User accounts give programs the ability to grant and prevent system access. Each account contains a user's personal and system-related information, such as a user ID and email address.


All user accounts are initially assigned to the lowest-level parent organization in which they are created. This organization defines the data that he or she can view and manage. Each user account is associated with a user role(s) and a set of permissions.

A user can access data only for their assigned organization(s) and organizations lower in the hierarchy. 

 For example, if a user account belongs to a...
  • School - The user can access only that school data.
  • District - The user can access district data, as well as data from the schools assigned to that district.

PearsonAccess Training versus Operational Site

User accounts use same login and password for both the training and operational sites. However, organization assignments apply only to the site in which the account was created.

An authorized user must assign the user account to an organization in the alternative site — even for organization access identical to that of the other site.

 For example...

State Customer has an operational site and a training site. An administrator in State Customer creates a user account for Teacher User in the operational site and assigns that account to the Local School organization. Even though the Teacher User account automatically exists in the shared login system, Teacher User can use the organization assignment only in the operational site.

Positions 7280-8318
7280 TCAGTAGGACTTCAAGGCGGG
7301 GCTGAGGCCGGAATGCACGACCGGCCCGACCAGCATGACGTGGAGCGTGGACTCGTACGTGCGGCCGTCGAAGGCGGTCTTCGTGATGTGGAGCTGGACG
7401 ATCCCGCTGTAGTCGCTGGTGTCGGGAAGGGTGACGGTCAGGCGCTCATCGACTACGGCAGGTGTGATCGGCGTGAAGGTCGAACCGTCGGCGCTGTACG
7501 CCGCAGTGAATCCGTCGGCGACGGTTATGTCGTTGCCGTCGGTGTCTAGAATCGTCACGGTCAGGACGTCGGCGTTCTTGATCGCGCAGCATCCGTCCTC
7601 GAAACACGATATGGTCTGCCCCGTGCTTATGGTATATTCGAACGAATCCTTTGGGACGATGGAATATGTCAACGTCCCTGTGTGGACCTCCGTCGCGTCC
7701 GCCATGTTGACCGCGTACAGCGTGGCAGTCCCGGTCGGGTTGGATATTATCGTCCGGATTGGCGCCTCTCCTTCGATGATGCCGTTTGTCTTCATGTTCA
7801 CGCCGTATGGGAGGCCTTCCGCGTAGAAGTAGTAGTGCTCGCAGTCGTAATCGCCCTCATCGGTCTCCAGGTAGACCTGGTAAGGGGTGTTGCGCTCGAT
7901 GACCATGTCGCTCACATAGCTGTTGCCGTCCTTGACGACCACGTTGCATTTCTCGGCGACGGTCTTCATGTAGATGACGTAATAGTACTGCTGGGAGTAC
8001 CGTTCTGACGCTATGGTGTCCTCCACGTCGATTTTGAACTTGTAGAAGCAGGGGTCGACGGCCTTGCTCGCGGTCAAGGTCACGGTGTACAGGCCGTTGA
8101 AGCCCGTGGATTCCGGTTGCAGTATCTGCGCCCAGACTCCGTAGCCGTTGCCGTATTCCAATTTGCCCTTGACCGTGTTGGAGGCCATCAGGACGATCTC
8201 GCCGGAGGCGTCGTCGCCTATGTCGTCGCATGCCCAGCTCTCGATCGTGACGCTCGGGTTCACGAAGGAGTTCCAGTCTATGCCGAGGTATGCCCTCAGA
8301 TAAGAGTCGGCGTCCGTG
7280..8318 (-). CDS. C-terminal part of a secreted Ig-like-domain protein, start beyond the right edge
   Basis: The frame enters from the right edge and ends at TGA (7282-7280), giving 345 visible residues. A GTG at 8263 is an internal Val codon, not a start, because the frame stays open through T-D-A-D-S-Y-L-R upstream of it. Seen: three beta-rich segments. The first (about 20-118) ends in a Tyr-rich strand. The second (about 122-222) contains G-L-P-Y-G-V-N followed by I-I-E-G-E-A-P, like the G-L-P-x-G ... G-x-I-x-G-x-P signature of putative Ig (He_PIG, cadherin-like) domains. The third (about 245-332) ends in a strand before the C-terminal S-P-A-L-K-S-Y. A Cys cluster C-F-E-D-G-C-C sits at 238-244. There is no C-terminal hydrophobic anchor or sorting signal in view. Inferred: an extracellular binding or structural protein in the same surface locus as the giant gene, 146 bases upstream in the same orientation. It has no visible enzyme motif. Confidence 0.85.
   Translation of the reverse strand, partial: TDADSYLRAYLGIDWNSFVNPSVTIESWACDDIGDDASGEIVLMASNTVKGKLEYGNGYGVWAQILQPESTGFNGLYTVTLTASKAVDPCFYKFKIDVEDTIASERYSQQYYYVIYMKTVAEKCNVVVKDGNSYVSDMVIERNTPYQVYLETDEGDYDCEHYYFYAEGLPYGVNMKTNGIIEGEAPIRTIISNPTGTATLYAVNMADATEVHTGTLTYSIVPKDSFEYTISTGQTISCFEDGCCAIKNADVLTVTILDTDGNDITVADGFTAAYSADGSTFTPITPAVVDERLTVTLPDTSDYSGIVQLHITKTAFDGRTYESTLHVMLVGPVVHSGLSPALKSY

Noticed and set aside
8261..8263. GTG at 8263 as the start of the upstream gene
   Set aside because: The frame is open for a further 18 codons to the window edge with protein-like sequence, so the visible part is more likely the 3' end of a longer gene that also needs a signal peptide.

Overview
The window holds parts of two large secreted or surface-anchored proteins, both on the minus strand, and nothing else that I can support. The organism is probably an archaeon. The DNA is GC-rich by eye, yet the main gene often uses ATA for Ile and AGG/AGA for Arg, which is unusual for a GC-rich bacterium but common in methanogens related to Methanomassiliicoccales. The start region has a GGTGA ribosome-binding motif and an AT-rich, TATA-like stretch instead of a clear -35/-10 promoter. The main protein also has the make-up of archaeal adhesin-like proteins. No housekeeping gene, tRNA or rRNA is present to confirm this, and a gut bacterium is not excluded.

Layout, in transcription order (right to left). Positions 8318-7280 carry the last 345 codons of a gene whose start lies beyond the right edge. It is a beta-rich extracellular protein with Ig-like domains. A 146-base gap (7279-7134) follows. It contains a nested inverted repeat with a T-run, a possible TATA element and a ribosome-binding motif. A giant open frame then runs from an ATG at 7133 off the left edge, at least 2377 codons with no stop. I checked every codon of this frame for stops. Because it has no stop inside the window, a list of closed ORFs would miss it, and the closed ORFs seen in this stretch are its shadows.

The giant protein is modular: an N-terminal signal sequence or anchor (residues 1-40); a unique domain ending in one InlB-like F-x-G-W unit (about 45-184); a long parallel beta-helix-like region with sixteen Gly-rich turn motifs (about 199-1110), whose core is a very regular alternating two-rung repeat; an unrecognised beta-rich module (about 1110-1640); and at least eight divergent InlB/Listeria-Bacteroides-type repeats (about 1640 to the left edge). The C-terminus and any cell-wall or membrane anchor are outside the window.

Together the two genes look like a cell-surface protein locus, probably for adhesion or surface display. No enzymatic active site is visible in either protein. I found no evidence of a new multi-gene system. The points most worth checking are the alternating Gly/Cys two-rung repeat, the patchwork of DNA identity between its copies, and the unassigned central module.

Why? Because the two sites contain different data, stored in isolated locations, and Teacher User has not yet been assigned to an organization in the training site.

To grant organization access to the user account on both sites:

  1. Create and set up an account in one site.
  2. Log in to the other site.
  3. Type the user account name into the search field, and click Search.
  4. Type/select the rest of the user account data on the second site.

Data in the shared login system includes username, password, and related account metadata (such the last account access date and whether the account is active). This metadata  is not site-specific. the The shared login system stores metadata updates from both sites. For example, regardless of which site you most recently visited, the time and date of that log in appears the same. 

Other details are site-specific, such as the role and permissions assigned to the user account.